Thursday, 8 March 2018

QotD: Yes, there *are* absolutes

"But what is progress? That may seem like a tough question to answer in these culturally relativistic times. But [Steven] Pinker offers an unashamedly humanistic definition of progress...
"'Most people agree that life is better than death. Health is better than sickness. Sustenance is better than hunger. Wealth is better than poverty. Peace is better than war. Safety is better than danger. Freedom is better than tyranny. Equal rights are better than bigotry and discrimination. Literacy is better than illiteracy. Knowledge is better than ignorance. Intelligence is better than dull-wittedness. Happiness is better than misery. Opportunities to enjoy family, friends, culture, and nature are better than drudgery and monotony.'
"Progress is not only definable, but also measurable. In 75 charts, Pinker documents such global trends as increasing life expectancy, declining child and maternal mortality, increased consumption of calories and declining recurrence of famines, increasing income per person and reduction of extreme poverty, decreasing pollution and deforestation, and continuing march of democracy and human rights. He notes that child labour is in retreat and literacy at an all-time high. People work fewer hours than they used to and spend more time on leisure and in retirement."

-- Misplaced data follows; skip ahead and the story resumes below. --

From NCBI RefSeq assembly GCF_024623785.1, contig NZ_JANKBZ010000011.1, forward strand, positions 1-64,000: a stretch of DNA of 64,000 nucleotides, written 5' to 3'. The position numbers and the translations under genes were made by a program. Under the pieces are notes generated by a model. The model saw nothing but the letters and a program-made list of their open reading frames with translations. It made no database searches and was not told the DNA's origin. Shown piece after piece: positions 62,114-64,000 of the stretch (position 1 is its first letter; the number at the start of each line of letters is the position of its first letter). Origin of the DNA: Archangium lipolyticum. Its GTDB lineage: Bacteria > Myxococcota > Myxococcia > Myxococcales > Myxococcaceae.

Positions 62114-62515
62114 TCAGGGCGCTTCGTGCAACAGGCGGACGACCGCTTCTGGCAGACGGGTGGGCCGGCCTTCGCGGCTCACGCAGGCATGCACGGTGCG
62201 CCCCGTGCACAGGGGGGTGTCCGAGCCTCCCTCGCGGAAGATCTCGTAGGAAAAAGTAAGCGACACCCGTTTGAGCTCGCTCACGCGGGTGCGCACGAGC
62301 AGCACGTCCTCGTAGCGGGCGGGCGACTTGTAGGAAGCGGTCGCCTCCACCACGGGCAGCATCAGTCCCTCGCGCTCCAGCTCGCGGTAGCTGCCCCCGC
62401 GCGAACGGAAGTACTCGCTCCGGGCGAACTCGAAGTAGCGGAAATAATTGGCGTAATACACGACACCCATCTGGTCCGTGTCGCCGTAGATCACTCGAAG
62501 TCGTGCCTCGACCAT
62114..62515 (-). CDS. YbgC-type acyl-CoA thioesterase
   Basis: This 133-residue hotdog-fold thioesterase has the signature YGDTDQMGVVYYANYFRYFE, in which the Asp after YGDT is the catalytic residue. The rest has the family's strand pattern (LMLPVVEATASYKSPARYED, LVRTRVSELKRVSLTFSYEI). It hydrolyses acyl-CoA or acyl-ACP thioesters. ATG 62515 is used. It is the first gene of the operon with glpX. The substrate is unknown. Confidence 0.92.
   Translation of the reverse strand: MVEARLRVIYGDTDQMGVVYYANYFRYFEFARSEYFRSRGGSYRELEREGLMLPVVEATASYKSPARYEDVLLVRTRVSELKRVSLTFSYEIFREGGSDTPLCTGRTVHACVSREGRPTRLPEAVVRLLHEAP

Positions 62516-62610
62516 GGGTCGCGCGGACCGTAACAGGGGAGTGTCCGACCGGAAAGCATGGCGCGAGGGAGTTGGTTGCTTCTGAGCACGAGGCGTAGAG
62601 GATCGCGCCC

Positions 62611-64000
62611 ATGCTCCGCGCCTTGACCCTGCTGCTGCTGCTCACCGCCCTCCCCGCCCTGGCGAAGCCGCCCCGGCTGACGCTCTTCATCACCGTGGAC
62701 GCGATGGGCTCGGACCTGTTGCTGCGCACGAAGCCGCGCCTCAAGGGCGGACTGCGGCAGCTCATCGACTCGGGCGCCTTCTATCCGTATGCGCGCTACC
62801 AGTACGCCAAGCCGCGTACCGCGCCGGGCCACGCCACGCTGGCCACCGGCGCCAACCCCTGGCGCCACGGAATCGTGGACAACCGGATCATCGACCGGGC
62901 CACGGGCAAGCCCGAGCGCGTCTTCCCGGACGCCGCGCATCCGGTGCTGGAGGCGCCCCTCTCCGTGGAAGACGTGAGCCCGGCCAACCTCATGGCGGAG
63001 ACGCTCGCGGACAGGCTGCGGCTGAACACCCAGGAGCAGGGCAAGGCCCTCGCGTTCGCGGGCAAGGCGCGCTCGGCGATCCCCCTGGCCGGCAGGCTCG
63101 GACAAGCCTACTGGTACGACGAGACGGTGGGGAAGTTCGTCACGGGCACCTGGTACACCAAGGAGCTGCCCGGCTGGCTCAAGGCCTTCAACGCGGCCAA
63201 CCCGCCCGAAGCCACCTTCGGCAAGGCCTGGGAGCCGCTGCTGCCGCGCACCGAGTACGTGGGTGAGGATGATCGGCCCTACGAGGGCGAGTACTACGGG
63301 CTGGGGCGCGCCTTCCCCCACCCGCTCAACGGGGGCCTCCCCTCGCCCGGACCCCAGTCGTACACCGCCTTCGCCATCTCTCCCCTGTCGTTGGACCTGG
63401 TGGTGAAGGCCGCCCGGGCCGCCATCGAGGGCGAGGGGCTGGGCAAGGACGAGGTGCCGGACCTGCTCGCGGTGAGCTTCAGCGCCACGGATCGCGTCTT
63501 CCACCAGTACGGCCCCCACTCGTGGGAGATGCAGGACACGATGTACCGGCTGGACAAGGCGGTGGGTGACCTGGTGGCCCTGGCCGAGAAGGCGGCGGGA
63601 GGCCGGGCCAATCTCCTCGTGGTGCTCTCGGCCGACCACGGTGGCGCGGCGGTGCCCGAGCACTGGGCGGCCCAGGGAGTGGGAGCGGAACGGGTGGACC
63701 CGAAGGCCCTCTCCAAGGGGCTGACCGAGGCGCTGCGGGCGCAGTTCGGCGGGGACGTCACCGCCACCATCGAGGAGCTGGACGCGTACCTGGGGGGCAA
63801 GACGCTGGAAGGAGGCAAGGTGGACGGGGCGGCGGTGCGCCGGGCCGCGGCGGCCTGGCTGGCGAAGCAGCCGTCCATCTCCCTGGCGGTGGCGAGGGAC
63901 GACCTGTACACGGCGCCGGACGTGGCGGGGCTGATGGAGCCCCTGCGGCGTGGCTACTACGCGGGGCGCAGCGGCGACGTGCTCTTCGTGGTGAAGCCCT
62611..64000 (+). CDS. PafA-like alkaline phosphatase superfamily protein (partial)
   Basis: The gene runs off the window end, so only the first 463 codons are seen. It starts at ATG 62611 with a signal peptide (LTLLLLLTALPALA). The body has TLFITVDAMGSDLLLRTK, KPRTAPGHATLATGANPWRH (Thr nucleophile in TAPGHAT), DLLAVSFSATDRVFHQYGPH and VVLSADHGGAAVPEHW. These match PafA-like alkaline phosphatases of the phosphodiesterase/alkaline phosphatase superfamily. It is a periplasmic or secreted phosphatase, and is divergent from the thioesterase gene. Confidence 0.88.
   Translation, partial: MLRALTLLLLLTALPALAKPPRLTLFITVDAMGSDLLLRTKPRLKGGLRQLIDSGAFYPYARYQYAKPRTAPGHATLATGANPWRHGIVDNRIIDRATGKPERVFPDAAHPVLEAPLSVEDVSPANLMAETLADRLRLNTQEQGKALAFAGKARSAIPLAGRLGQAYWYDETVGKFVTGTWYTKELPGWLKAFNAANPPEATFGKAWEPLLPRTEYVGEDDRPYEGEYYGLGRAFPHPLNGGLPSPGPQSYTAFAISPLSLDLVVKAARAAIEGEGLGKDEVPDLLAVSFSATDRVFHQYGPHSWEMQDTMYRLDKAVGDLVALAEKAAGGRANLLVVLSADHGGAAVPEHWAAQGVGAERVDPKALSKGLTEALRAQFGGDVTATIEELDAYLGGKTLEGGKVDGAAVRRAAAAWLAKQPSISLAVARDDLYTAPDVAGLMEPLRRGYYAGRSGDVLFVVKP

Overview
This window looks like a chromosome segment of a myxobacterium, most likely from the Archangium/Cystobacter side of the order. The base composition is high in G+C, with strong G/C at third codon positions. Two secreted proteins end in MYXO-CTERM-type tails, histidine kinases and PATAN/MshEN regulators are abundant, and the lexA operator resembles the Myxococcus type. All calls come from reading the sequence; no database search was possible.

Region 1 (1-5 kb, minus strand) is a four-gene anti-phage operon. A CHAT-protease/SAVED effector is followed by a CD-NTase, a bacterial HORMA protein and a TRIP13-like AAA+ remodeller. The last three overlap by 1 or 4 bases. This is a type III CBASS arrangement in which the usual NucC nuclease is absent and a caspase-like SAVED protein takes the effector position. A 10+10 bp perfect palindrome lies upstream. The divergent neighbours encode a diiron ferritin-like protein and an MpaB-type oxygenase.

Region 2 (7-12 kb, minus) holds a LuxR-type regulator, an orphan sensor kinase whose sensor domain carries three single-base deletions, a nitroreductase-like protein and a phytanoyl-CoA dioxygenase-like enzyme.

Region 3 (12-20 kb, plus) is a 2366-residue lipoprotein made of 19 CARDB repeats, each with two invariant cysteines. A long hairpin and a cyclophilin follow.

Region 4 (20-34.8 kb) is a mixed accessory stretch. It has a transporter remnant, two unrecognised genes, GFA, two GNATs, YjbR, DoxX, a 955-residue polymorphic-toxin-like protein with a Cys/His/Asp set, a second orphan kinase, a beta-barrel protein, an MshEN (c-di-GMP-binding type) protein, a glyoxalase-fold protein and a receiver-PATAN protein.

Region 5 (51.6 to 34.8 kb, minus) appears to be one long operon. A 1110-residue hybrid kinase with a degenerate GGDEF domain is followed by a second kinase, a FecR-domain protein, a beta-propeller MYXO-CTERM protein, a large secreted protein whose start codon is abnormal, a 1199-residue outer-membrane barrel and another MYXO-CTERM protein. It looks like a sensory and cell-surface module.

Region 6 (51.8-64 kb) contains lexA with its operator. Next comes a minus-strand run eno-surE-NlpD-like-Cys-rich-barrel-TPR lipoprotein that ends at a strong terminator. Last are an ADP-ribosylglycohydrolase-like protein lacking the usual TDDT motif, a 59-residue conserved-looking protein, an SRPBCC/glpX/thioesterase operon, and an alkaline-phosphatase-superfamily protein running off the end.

~ Marian Tupy reviewing Steven Pinker's new book Enlightenment Now: The Case for Reason, Science, Humanism, and Progress [Emphasis added]

BONUS VIDEO: "The eminent Harvard Professor Steven Pinker joins Stephen Fry to discuss the challenges we face in the 21st century and what we need to do to defend the values and ideas of the Enlightenment.":


1 comment:

1. Commenters are welcome and invited.
2. All comments are moderated. Off-topic grandstanding, spam, and gibberish will be ignored. Tu quoque will be moderated. Links to bogus news sites (and worse) will be deleted.
3. Read the post before you comment. Challenge facts, but don't simply ignore them.
4. Use a name. If it's important enough to say it, it's important enough to put a name to it.
5. Above all: Act with honour. Say what you mean, and mean what you say.